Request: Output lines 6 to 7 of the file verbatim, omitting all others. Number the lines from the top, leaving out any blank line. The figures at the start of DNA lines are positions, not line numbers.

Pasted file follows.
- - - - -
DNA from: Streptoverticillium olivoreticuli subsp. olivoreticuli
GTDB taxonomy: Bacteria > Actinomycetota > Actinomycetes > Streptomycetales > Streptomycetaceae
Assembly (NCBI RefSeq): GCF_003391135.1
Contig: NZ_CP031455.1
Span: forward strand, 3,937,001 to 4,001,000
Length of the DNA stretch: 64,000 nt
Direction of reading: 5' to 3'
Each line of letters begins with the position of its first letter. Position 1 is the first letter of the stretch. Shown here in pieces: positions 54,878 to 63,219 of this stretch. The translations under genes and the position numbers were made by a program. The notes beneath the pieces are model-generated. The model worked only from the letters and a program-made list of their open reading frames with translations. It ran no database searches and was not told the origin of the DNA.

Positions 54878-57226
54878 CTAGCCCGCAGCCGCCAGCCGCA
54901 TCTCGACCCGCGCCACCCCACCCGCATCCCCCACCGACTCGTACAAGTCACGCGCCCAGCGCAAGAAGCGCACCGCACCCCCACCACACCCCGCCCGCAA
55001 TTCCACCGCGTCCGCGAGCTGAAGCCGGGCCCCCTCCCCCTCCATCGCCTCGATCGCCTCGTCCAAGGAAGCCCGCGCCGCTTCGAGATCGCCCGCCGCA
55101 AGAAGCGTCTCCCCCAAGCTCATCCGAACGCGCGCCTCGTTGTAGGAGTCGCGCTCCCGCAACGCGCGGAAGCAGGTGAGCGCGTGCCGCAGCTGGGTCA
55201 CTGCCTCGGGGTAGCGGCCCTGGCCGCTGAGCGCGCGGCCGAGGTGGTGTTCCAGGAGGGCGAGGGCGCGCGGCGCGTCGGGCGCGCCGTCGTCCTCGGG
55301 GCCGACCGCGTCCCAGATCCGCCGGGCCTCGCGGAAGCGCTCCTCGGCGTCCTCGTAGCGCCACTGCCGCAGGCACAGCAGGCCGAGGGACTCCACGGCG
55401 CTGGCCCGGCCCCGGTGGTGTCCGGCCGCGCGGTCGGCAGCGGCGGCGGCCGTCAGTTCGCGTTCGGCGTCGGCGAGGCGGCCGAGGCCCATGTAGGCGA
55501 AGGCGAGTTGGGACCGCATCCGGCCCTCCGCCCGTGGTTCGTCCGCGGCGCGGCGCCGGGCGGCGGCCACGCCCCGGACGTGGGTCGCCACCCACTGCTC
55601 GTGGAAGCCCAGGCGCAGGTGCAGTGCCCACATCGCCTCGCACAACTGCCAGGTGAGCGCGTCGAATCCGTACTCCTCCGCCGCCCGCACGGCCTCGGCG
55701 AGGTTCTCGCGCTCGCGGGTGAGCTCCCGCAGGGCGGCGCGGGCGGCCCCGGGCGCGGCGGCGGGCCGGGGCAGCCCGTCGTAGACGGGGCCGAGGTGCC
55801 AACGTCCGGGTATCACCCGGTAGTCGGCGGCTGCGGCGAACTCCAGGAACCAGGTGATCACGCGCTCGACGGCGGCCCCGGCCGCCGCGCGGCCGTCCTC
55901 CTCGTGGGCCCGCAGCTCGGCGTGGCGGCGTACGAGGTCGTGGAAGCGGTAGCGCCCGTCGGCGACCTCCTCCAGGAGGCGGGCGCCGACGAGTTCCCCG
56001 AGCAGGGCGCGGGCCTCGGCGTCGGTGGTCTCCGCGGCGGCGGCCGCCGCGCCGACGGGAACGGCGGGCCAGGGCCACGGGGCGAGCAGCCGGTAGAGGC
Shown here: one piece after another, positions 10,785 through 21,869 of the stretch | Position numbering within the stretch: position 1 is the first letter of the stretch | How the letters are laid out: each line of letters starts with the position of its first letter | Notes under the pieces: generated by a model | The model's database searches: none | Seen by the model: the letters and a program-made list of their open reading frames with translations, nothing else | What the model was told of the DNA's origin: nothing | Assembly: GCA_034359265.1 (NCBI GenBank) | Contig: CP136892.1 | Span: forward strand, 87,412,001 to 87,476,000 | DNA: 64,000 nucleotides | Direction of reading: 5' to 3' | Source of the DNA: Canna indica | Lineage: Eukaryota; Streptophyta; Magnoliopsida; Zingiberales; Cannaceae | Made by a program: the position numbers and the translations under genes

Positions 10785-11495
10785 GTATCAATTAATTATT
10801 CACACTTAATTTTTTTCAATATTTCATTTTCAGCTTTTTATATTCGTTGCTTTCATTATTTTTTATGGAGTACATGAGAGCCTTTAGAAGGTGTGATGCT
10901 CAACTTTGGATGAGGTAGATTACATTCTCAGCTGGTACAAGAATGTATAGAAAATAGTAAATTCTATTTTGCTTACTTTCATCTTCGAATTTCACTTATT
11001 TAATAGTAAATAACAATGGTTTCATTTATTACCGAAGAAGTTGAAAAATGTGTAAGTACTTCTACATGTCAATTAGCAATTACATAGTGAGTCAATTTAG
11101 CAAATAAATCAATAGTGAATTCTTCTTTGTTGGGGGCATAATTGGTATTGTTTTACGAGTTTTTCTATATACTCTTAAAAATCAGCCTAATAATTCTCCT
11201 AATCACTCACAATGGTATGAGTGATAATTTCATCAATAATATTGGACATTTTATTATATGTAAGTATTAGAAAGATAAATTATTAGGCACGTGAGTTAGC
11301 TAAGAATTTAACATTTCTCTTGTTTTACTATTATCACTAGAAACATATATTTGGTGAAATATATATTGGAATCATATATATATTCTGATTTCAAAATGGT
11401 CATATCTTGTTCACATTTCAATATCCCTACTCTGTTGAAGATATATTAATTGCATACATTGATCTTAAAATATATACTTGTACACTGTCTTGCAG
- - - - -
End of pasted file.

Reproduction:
Length of the DNA stretch: 64,000 nt
Direction of reading: 5' to 3'